Guidance on Future Art Commissions
May 2009, Better Healthcare’s National Patient Environment and the Arts Conference
Delegates at Building Better Healthcare’s recent “National Patient Environment and the Arts Conference 2009” in London heard how national public arts think tank ixia has appointed Bristol-based arts and wellbeing development agency Willis Newson to write “concise and convincing guidance” on commissioning art for new healthcare facilities.
A key message, during a joint presentation, was that integrating artwork into hospitals and other healthcare premises requires the earliest possible consideration to reap the maximum rewards.
After a brief introduction by director Jonathan Banks to ixia, a public art think tank which describes its main functions as “to provide guidance on the role of art in the public realm”, and to “identify and challenge restrictive practices which result in limited and missed opportunities for artists working in the public realm”, Willis Newson director Jane Willis explained that the ixiacommissioned project’s key goal would be to produce guidance that explains how art can best be integrated into existing health service procurement systems.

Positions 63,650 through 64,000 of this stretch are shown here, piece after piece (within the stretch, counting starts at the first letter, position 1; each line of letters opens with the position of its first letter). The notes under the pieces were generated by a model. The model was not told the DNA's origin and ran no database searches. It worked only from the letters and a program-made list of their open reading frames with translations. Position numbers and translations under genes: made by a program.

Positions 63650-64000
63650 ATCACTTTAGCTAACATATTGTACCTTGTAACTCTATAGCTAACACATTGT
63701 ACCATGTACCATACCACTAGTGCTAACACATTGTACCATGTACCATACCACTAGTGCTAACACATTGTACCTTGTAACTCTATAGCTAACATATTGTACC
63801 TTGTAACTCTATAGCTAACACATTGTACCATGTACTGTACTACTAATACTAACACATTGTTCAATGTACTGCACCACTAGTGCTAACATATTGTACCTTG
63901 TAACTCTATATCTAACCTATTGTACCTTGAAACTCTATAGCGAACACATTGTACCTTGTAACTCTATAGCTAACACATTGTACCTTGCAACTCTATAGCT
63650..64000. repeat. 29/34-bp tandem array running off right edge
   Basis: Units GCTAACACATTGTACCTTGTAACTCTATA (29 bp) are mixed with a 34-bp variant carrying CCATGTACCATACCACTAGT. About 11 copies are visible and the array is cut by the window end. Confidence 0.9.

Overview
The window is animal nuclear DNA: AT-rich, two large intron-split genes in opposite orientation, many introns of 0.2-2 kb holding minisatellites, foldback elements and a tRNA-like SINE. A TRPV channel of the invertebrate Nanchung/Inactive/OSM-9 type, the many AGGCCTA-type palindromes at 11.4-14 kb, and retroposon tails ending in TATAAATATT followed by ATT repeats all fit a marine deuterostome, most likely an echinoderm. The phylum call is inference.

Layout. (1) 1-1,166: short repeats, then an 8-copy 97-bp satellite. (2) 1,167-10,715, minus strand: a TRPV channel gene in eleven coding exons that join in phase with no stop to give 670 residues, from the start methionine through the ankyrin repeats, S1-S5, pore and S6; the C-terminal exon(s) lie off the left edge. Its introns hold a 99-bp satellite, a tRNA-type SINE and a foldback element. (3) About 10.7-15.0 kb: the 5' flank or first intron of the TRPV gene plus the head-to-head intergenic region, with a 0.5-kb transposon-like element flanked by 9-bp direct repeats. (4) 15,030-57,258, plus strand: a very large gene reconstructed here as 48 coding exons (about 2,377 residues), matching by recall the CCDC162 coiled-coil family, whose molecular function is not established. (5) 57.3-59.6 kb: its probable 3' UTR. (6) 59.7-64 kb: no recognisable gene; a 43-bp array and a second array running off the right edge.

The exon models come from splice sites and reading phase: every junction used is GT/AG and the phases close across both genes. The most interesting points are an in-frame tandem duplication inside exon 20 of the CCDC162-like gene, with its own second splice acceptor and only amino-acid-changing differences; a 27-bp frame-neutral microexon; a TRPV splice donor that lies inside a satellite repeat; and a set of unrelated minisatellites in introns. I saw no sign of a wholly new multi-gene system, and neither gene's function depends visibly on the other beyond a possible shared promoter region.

She told delegates: “We’ve been doing this work for the past eight years; developing the guidance provides an opportunity to step outside our existing practice and consider, if we were given a blank canvas, what steps we would advise organisations such as NHS Trusts to follow to ensure optimal integration of artwork into their buildings.” She explained that the new guidance would be informed by an extensive research process, with significant input from an advisory group on which will sit representatives from organisations including CABE, Building Better Healthare, the Young Foundation, NHS Trusts, and architects. “The guidance will examine how art and artwork can best be integrated into healthcare capital developments, and how we can apply existing good public art practice into the healthcare estate,” she told the conference. “Our aim will not be to try to influence Trusts’ actual choice of artwork, but rather to plot out a route map that will enable art commissioners, such as estates personnel, art managers/directors, and Trust boards, to ask the right questions, get the right support when commissioning, and harness good practice.”